But the thing is, Bellow’s and Updike’s heroes were less immune to that kind of Bascombe-y “dreaminess” than Roiphe suggests, and to deny that is to say that they were only as good as the sex scenes they wrote. The hero of, say, Updike’s Roger’s Version is so lost within himself that he plays out his wife’s ongoing affair wholly in his imagination. Regarding Bellow, Roiphe calls out his novel Herzog as a special example of the brashness with which he approached women. Yet Bellow rarely intended that to exclusively signify masculinity, virility, or even some kind of general verve; what Moses Herzog most lives with is concern about how he relates as to the world as well as women, a case that’s as true for him as it is for Rabbit Angstrom or Bascombe or any of the many well-intentioned but fearful fellas who’ve populated fiction since 2000. Why does Roiphe think Moses Herzog was writing all those letters, if not because he’s scared of something?

Inspirational Verse

[H]e was quivering. And why? Because he let the entire world press upon him. For instance? Well, for instance, what it means to be a man. In a city. In a century. In transition. In a mass. Transformed by science. Under organized power. Subject to tremendous controls. In a condition caused by mechanization. After the late failure of radical hopes. In a society that was no community and devalued the person. Owing to the multiplied power of numbers with made the self negligible. Which spent military billions against some foreign enemies but would not pay for order at home. Which permitted savagery and barbarism in its own great cities. At the same time, the pressure of human millions who have discovered what concerted efforts and thoughts can do. As megatons of water shape organisms on the ocean floor. As tides polish stones. As winds hollow cliffs. The beautiful supermachinery opening a new life for innumerable mankind. Would you deny them the right to exist? Would you ask them to labor and go hungry while you enjoyed delicious old-fashioned Values? You—you yourself are a child of this mass and a brother to all the rest. Or else an ingrate, dilettante, idiot.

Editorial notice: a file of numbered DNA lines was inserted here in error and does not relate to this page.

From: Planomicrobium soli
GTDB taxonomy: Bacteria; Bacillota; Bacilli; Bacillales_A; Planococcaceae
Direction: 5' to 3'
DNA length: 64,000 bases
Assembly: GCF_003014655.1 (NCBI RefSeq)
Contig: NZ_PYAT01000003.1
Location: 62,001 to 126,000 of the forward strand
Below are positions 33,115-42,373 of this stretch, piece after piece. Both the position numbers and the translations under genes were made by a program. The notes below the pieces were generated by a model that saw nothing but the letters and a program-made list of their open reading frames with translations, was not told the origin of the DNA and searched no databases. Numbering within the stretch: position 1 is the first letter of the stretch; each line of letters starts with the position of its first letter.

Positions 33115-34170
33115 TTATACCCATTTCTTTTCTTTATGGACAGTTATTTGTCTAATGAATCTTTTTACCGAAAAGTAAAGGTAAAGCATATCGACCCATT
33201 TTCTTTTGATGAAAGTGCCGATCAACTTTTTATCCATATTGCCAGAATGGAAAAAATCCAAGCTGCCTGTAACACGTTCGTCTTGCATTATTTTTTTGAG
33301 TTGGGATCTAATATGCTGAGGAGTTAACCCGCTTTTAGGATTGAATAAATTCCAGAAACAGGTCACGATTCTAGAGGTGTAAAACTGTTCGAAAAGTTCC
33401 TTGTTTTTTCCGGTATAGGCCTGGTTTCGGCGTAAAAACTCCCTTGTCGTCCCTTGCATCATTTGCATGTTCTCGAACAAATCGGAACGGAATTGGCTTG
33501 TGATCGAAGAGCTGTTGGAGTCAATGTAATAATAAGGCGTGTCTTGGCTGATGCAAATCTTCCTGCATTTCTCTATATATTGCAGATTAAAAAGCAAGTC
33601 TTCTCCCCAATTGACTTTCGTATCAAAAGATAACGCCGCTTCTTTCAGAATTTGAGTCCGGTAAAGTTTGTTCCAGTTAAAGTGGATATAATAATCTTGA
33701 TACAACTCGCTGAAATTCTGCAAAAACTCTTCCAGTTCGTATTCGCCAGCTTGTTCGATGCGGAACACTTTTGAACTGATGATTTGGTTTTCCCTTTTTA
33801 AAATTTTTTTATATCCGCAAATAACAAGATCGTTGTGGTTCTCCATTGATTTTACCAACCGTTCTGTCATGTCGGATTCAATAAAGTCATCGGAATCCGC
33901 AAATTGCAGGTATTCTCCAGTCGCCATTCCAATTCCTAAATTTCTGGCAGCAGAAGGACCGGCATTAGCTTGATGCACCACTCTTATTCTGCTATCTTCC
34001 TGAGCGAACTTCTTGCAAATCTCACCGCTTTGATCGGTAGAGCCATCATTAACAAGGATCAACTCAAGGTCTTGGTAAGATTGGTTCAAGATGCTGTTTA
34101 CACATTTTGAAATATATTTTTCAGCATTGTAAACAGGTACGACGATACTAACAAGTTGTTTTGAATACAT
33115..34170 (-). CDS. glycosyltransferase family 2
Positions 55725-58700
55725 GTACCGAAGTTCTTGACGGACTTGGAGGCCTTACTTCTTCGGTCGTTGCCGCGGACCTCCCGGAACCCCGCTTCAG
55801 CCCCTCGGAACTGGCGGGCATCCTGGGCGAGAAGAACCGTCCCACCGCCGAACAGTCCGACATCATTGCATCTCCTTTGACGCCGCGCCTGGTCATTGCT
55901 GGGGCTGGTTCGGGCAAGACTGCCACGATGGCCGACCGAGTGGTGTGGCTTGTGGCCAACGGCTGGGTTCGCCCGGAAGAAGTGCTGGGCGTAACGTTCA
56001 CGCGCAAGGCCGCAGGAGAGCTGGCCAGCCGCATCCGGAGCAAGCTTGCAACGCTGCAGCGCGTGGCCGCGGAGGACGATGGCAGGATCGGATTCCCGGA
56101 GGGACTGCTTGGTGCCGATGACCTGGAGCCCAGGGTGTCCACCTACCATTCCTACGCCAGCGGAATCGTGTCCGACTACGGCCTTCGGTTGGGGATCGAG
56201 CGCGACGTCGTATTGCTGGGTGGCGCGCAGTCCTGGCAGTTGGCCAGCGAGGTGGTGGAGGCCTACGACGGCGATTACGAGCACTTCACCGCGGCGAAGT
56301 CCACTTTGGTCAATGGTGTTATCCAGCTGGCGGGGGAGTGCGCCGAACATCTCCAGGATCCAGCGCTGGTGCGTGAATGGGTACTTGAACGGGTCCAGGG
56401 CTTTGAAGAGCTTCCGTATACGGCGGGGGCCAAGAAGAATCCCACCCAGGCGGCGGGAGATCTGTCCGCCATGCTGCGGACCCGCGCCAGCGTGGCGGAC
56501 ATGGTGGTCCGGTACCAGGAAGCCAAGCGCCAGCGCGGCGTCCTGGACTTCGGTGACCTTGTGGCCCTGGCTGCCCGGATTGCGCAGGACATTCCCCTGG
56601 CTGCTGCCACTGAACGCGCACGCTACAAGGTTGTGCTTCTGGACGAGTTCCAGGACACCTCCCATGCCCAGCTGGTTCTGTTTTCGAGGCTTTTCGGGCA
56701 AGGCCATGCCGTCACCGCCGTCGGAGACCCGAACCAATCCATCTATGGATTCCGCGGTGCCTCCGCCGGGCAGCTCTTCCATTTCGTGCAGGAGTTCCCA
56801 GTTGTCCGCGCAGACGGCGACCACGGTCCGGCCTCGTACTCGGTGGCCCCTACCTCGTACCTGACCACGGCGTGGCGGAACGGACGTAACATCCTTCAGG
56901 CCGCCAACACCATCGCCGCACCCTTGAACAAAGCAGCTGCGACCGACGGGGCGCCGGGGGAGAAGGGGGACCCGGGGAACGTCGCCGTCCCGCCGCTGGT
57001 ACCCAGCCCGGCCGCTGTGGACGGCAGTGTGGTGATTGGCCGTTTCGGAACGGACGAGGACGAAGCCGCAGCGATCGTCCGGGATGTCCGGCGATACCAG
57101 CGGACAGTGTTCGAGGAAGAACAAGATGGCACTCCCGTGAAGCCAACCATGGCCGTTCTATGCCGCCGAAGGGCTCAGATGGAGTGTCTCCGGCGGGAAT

— Saul Bellow, Herzog

Saul Bellow’s Tears

Today would have been the 94th birthday of Saul Bellow, a fact that sent me on a wild goose chase for an online version of John Hankiewicz‘s lovely two-page graphic tribute, “A Paragraph by Saul Bellow (1915-2005).” (No luck, but it’s in An Anthology of Graphic Fiction, Cartoons, & True Stories, edited by Ivan Brunetti, and well worth tracking down.) Instead, I did find a piece the Rumpus recently published reprinting excerpts of a tribute to Bellow by Herbert Gold titled “A Genius for Grief.” The segments suggest that the overall piece, originally published in News From the Republic of Letters, paints Bellow as a bit of a despairing soul:

Until I came to live in San Francisco, our friendship went through ups and downs, with periods of intense intimacy; that is, Saul confided his troubles, I listened and felt warm about being invited in. Occasionally he stayed with me in New York and gave me the difficult gratification of hinting that I stood between him and some desperate act at the high window. These threats didn’t interfere with his intent sessions bent over the notebooks with their ruled lines upon which his fountain pen tracked his imagination and indignation. I learned that folks don’t usually kill themselves in the middle of composing the suicide note.